Evaluating ESG when there isn’t a global standard

04 September 2020

ESG investing is increasingly popular, and most fund managers are analysing environmental, social, and governance aspects of a company before investing in stocks.

ESG factors may be part of stock analysis or be the basis upon which a fund manager will or won’t invest in stocks if the company doesn’t meet predefined grades.

Fund managers are increasingly seeing that a focus on ESG investing is also contributing to managing and mitigating risk in their portfolios. In this sense, it’s becoming very popular. One issue though, is that ESG investing is still very undefined. Simply put, ESG investing means different things to different people, and anyone can use the term. Without a global standard, and sometimes a lack of quantifiable outcomes, ESG remains an incredibly broad way to describe any investments.

For larger asset managers and institutional investors, ESG is increasingly a ‘package deal.’ The three factors are likely to play a part in any stock investment, and fund managers are documenting how they assess and track ESG factors in the stocks they invest in – even if the ranking is only internal. Depending on a fund manager’s investment strategy, they may also choose not to invest in stocks if a company scores highly in two of the three factors but doesn’t make the minimum grade on an evaluation of all three.

For private funds, ESG factors are just as important, but a fund manager’s objectives are likely to be more specific on generating returns and mitigating risk and possibly more concentrated. From the outside, it can appear that there’s less of a focus on ESG in the private fund sphere, but it’s just as important. We also see that for private funds, there may be more of an approach where one ESG factor is a particular focus, rather than stocks meeting a minimum requirement for all three factors. That said, risk is always taken into consideration, so proper governance is typically a given for any stocks, and then focusing on social or environmental investments come on top of that.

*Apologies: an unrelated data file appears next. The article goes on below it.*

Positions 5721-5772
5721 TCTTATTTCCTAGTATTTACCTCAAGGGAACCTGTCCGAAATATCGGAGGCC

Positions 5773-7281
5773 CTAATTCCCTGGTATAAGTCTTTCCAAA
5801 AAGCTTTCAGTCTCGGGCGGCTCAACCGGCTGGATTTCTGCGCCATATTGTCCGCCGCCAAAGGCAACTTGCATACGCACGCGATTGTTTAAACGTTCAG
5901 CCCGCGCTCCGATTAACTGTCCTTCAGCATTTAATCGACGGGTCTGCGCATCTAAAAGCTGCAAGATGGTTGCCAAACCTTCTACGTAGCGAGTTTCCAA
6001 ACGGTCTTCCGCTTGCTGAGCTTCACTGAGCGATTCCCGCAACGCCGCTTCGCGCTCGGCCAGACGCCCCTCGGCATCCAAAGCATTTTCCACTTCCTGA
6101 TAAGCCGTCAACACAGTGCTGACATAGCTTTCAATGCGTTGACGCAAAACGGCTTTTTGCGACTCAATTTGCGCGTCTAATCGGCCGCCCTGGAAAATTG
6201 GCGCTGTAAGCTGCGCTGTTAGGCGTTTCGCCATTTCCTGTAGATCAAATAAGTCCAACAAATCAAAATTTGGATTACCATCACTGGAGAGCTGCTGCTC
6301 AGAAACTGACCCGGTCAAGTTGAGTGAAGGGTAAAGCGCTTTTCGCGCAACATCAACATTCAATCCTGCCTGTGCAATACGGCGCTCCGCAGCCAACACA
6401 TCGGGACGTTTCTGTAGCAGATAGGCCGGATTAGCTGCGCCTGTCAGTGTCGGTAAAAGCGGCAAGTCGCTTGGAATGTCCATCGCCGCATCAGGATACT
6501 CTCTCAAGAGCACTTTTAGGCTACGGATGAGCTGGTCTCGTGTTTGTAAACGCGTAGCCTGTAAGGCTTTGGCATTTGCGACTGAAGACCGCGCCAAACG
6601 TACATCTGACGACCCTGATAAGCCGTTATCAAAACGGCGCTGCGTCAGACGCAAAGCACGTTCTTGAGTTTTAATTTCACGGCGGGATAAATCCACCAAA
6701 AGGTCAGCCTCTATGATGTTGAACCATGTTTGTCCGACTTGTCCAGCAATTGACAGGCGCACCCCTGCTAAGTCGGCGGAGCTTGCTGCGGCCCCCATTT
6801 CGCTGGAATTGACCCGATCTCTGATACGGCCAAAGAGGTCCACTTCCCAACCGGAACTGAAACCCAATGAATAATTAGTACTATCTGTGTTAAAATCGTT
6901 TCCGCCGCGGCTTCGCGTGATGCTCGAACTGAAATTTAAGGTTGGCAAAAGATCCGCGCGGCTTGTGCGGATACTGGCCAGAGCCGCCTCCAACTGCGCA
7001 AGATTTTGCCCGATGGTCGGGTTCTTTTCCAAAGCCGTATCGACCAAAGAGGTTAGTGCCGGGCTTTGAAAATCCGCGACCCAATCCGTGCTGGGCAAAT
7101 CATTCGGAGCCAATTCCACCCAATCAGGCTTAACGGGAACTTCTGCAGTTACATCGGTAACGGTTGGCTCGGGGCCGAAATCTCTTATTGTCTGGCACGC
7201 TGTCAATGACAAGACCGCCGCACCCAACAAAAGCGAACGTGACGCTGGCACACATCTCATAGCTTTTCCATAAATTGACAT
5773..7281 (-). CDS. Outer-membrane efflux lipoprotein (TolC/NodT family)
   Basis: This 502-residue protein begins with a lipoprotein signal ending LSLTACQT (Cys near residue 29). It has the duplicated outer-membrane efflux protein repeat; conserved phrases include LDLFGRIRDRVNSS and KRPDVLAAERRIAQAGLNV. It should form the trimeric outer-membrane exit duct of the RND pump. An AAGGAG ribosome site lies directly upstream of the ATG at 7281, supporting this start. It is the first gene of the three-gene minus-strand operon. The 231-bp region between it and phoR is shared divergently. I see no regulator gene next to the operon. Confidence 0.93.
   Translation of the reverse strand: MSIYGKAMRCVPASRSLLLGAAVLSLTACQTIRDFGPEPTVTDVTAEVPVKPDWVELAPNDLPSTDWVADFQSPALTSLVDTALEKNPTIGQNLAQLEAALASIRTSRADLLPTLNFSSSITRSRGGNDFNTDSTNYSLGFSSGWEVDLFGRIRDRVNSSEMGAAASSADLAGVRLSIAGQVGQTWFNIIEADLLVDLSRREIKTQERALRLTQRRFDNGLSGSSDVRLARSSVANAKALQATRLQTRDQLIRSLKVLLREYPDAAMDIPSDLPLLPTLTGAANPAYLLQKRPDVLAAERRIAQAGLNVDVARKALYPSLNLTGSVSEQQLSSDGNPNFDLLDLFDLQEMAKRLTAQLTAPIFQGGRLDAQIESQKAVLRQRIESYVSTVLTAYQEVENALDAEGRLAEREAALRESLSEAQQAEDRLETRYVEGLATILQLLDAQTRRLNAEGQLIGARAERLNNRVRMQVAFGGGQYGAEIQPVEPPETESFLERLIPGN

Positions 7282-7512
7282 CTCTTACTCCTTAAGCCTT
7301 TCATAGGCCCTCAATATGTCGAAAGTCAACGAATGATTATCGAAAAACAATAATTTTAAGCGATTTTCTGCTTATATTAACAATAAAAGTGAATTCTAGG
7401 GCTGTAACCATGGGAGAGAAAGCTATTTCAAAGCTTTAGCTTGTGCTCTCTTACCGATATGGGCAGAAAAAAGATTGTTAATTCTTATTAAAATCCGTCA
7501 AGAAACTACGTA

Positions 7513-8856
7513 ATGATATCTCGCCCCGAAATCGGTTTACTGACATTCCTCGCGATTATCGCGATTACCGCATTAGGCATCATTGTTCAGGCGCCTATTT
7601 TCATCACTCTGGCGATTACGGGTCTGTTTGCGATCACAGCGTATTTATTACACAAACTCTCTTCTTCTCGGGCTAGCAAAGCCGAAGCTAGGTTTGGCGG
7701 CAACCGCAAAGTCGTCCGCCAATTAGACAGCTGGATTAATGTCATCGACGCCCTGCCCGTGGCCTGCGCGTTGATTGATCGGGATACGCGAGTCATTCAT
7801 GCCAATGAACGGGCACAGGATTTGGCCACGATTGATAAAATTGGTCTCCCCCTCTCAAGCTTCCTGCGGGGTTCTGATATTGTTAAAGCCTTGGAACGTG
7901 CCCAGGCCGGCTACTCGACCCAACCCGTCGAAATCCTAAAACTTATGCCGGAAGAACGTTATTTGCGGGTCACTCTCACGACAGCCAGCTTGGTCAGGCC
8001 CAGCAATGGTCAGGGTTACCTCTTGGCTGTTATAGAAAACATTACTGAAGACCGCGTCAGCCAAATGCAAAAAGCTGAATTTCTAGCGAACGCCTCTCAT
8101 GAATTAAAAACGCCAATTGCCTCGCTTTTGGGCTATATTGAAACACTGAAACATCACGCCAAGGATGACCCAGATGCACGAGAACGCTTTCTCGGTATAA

A need for financial instruments that support ESG

In a world where everyone is ESG investing, it’s challenging for investors to know what that really means. In particular, Fund managers who are very dedicated to green investing are finding it hard to stand out amongst the many asset managers who have an ESG focus, but in practice are less rigorous with their investment philosophy and screening for environmental factors. The Guernsey Green Fund certification sets apart the most dedicated ‘green’ fund managers and asset managers. Investors too, benefit from a more standardised approach.

Financial instruments that formerly support ESG investing are increasingly popular because they set a framework that has to be followed to benefit from a standardised certification or approval. Guernsey’s Green Funds are one such solution.

Aside from seeking a return for investors and mitigating risk, a Guernsey Green Fund (‘GGF’) is established to make a positive environmental impact – hence the ‘green’ certification.

More than a loose objective, however, to qualify as a GGF, at least 75% of a Guernsey fund’s assets and value must meet specific green criteria, which includes investing in sectors such as renewable energy, efficient energy generation, energy efficiency, agricultural, waste, wastewater and transport.

The GGF structure itself is flexible and can take the form of a private fund, open-ended, closed-ended, registered or authorised fund domiciled on the island. Existing fund structures are eligible to apply for the GGF certification if they meet the qualifying criteria.

A more defined future for ESG?

At some point, I think the fund industry will need some standard or benchmark for ESG so that funds can be compared more easily, and investors can make more informed choices. That said, I think even today’s shift to incorporate more ESG investing of any kind is something very welcome in the context of our changing world.

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